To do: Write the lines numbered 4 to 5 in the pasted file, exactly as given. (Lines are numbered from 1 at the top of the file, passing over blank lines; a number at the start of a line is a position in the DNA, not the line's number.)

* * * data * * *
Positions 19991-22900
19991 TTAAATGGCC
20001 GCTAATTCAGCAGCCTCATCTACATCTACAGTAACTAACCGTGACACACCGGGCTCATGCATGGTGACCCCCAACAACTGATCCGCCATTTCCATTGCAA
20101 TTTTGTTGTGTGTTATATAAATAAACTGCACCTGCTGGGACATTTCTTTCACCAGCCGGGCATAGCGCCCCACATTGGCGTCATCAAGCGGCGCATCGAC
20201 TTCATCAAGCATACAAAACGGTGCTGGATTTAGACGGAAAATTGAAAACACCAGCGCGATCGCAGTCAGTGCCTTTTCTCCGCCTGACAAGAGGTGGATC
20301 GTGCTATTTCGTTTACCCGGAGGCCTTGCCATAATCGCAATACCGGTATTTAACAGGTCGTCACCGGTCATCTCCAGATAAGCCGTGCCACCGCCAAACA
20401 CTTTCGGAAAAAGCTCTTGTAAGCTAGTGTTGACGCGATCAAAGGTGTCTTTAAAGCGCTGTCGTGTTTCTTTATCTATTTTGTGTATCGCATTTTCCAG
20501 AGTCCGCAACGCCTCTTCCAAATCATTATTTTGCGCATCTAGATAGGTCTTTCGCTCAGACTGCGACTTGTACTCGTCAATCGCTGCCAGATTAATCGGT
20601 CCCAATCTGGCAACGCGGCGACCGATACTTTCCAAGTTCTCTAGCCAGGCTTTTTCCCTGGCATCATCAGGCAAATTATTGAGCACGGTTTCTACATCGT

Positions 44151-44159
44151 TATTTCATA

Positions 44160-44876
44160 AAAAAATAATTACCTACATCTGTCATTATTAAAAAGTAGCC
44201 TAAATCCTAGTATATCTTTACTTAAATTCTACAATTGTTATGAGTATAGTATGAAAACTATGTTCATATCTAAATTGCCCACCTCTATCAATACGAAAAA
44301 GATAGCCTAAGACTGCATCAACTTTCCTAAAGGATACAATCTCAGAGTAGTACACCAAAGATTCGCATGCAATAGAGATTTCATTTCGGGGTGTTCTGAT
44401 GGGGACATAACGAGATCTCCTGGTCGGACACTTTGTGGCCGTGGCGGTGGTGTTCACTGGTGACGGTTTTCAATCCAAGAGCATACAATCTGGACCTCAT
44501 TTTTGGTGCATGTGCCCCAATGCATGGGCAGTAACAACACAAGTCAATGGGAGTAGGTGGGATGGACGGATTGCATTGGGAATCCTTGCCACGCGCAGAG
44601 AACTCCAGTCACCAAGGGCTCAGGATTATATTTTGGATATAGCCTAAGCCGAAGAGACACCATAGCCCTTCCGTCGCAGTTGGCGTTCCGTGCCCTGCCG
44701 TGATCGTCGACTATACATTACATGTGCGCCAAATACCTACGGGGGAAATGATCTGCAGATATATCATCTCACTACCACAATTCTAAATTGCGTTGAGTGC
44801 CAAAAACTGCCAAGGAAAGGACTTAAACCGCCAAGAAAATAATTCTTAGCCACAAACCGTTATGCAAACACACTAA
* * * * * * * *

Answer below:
20101 TTTTGTTGTGTGTTATATAAATAAACTGCACCTGCTGGGACATTTCTTTCACCAGCCGGGCATAGCGCCCCACATTGGCGTCATCAAGCGGCGCATCGAC
20201 TTCATCAAGCATACAAAACGGTGCTGGATTTAGACGGAAAATTGAAAACACCAGCGCGATCGCAGTCAGTGCCTTTTCTCCGCCTGACAAGAGGTGGATC